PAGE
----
- Don’t let the bar or bells settle on the shoulders
- 5-rep sets, work up to a single top set of 5-reps
- Drop the poundage down considerably and commence standing press-behind-the-neck
- Accentuate the lockout
- Lower only to the hairline
- Make small poundage increases
- 5-rep sets, work up to a single top set of 5-reps
After performing 4-5 sets of barbell front press working to a max 5, followed by 3-4 sets of behind-the-neck press working up to a max 5-rep set, the boys were shock-blasted to a man. The group dynamic took everyone’s game to the next level. Within the Sunday format, we would insert the front press/PBN sequence after squatting and bench pressing.
After blasting the overhead press, front and back, our crew of locals were dragging ass. Muscles they never knew they had in their upper-back were screaming bloody murder. Kirk and I had them swing right into some serious arm training. Steep incline dumbbell curls taken to failure, these were super-setted, alternated, with twin overhead dumbbell tricep extensions, also taken to failure.
We had the boys pick bells they could handle for 8-10 super-strict reps in the incline curl. If a man uses a pair of 40-pound dumbbells, he would rep the bells to failure on steep incline curls – then immediately throw those same 40s overhead and commence the strict dumbbell tricep ‘French’ presses. These were taken to failure also. We had them perform two super-sets with heavier bells on each set, four sets total all to failure.
The boys from the neighborhood, to a man, were left writhing in complete muscular meltdown. To a man they were pleading “No Mas!” Exhausted, swollen, exuberant yet depleted, these boys now understood the sheer degree of sheer physical effort required to favorably alter the composition of the human body. Nothing less than herculean effort will suffice. We were giving the boys a taste of that.
“Go home, eat a rotisserie chicken, drink a half gallon of whole milk. Take a power nap. Grow while you sleep.” Kirk sent them on their way. Their hands shook badly as they went to put the key in the ignition for the drive home.
After six consecutive weeks of this once-a-week pressing protocol, everyone looked swollen in their upper torso; oddly, everyone’s traps really improved. The entire shoulder girdle grew. Everyone agreed, the muscle most stressed by barbell pressing were the triceps. All were shocked at how weak they were. Again, concentrated effort bought everyone’s pressing up quickly. Discovering weak points is a wonderful thing.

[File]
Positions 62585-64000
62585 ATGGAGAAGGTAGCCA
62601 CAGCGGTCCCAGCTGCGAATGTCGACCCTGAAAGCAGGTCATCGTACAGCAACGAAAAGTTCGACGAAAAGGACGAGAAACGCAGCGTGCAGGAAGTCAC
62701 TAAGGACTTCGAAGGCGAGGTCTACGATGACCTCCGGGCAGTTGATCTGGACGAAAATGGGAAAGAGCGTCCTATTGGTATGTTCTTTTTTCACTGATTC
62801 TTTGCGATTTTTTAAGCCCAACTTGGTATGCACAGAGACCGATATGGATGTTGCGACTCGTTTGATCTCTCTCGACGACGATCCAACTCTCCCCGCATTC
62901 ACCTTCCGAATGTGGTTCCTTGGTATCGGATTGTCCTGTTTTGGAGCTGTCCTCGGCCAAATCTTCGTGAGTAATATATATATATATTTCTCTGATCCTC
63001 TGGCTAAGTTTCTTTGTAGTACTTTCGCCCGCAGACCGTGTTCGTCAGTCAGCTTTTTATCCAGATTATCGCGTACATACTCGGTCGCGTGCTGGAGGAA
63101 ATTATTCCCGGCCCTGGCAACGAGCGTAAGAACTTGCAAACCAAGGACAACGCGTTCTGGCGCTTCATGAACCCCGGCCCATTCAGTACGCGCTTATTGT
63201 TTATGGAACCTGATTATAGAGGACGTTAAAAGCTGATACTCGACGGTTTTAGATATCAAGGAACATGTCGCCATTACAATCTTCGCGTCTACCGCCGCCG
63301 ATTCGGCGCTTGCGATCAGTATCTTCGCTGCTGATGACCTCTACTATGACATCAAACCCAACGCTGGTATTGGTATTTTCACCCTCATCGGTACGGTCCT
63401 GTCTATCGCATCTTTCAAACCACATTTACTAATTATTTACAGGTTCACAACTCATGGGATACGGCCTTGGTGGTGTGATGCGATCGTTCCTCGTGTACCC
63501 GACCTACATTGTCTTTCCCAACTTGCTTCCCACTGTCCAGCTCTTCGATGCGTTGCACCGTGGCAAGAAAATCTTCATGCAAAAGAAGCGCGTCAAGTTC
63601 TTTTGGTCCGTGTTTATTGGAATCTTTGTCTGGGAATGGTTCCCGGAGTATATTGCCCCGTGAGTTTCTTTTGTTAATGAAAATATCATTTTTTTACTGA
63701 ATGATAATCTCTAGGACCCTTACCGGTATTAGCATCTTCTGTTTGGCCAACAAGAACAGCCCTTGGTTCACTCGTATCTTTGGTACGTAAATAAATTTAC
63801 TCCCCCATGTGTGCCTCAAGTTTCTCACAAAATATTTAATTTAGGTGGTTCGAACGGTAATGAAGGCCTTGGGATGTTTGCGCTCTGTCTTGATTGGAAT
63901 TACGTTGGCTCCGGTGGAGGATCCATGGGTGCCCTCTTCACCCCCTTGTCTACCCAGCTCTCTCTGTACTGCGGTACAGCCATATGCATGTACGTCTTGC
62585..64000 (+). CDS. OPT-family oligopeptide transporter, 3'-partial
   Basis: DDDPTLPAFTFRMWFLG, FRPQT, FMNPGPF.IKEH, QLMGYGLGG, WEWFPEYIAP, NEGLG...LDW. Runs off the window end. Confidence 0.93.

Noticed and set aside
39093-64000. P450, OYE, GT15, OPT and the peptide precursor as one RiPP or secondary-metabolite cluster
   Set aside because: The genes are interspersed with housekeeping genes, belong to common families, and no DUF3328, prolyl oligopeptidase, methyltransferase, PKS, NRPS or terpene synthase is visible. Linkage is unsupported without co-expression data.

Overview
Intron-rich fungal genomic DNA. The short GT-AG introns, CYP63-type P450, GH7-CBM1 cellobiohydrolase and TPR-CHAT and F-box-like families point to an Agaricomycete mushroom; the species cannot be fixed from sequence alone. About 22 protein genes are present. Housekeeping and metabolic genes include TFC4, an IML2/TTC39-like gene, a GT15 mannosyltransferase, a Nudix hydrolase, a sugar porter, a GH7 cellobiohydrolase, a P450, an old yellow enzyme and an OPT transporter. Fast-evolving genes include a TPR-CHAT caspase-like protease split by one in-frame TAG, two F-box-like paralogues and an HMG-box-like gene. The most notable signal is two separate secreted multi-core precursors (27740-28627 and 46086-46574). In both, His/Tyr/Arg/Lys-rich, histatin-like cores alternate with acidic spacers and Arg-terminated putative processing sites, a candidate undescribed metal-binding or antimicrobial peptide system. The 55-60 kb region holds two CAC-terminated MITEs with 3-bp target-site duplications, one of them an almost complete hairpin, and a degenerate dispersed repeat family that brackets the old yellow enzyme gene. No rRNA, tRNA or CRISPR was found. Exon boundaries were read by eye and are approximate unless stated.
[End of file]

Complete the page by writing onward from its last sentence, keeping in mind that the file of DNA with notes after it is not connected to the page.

Photo Credit: Thank you to Nathaniel Hancock of @persistpowerlifting for providing images of Maryland Strongman Chair, Jon Ward of @colosseum_strongman
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About the Author
As an athlete Marty Gallagher is a national and world champion in Olympic lifting and powerlifting. He was a world champion team coach in 1991 and coached Black's Gym to five national team titles. He's also coached some of the strongest men on the planet including Kirk Karwoski when he completed his world record 1,003 lb. squat. Today he teaches the US Secret Service and Tier 1 Spec Ops on how to maximize their strength in minimal time. As a writer since 1978 he’s written for Powerlifting USA, Milo, Flex Magazine, Muscle & Fitness, Prime Fitness, Washington Post, Dragon Door and now IRON COMPANY. He’s also the author of numerous books including Purposeful Primitive, Strong Medicine, Ed Coan’s book “Coan, The Man, the Myth, the Method" and numerous others. Read the Marty Gallagher biography here.